Whether paid or not, volunteer firefighters remain on the job

Carolyn Cary's picture

There was a discussion at the Fayetteville City Hall recently as to whether the city fire department should remain a part of the city, or join with the county fire department.

Many people in authority spoke and various charts were shown. The possible savings were expressed but there was one side not available on charts.

The opinion of the firemen could only be expressed in person. And they did.

If you go back to the early 1950s in Fayette County, a fire truck was purchased for the grand sum of $8.000. While it was purchased by the city of Fayetteville, it was driven to any part of the county that needed it with the services of about 40 volunteer firemen.

Many who owned their own business had to lock the door of the business to head to the fire. The person closest to the fire truck would get it and head out to the fire site, and the volunteers would have been told where to go by driving by the old jail to find out.

It was one for all and all for one.

Fayetteville began paying firemen about 1973 or 1974 and about 1980 the county began paying firemen.

Even after many of these volunteers were now employed, paid firemen, their devotion to the whole county did not wane.

When the county was divided up into fire districts about 1979-1980, the city of Fayetteville and Fayette County then had their own truck and fire district. But guess what — these heroes continued in their devotion to all citizens and continued zipping along to whatever part of the county needed them.

In 1975 the state of Georgia decreed that each county must have its own ambulance service, whether paid or volunteer. There were about 40 concerned citizens who volunteered for the project.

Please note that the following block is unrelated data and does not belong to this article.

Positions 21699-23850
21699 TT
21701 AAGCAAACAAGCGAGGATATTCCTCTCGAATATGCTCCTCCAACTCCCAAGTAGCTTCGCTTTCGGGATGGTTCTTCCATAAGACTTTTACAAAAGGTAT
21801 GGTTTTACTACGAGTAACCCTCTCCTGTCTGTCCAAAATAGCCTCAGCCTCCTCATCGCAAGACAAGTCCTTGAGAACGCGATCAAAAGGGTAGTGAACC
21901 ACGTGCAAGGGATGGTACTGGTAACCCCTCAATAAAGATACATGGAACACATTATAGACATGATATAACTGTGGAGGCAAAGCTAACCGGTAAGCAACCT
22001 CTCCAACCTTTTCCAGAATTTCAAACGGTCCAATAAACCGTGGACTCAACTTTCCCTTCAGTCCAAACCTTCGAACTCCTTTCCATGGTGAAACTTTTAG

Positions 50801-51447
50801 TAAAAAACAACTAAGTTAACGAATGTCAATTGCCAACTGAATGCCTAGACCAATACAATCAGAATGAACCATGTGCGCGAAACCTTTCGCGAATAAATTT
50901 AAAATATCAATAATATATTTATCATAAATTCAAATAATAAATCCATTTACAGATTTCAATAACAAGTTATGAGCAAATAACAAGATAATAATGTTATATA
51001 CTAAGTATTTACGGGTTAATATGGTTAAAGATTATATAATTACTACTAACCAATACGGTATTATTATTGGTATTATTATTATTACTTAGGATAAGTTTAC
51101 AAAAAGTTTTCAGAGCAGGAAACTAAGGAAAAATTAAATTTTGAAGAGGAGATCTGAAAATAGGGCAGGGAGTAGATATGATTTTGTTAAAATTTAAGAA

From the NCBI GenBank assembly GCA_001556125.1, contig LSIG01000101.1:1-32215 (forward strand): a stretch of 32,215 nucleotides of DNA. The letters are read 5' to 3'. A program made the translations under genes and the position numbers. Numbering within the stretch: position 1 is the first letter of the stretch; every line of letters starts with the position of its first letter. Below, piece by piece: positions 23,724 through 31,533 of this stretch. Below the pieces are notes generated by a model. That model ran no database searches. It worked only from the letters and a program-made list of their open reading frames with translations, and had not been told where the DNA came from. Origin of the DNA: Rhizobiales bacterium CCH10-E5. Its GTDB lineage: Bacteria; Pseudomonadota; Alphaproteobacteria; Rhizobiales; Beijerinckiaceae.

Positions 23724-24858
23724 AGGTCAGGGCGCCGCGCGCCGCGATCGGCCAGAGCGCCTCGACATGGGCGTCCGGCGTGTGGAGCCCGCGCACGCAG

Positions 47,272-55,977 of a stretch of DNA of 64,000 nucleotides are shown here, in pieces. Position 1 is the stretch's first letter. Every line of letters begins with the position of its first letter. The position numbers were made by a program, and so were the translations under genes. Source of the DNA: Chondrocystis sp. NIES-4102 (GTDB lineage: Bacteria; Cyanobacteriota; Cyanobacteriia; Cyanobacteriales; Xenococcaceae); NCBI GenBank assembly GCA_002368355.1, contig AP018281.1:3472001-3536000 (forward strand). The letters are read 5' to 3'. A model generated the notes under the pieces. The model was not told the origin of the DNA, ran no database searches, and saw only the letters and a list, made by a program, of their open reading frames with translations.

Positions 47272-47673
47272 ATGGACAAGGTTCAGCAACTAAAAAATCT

For many years they were not paid, they had to buy their own uniforms and pay each year for their recertification. Some of these volunteers were among the early firemen volunteers.

They went wherever they were sent, including once to south Clayton County. Even when they realized the dispatcher’s error, because they might get there first, they continued and then turned the call over to Clayton County when Clayton got there.

And so it is with the current Fayetteville firemen. The 35 in the department have a total of nearly 300 years experience and they want to remain as Fayetteville firemen.

But do not misunderstand this — they are still dedicated to Fayette County as a whole, and continue to zip to any part of the county that needs additional help in putting out a fire.

There have been many dozens and dozens over the past century who have been volunteers and dozen and dozens who are now paid. Their love of the job at hand has not diminished.

It’s still one for all and all for one.

[Carolyn Cary is the official Fayette County historian and the editor of the county’s first compiled history, “The History of Fayette County,” published in 1977. She lives in Fayetteville. And she was among those volunteers.]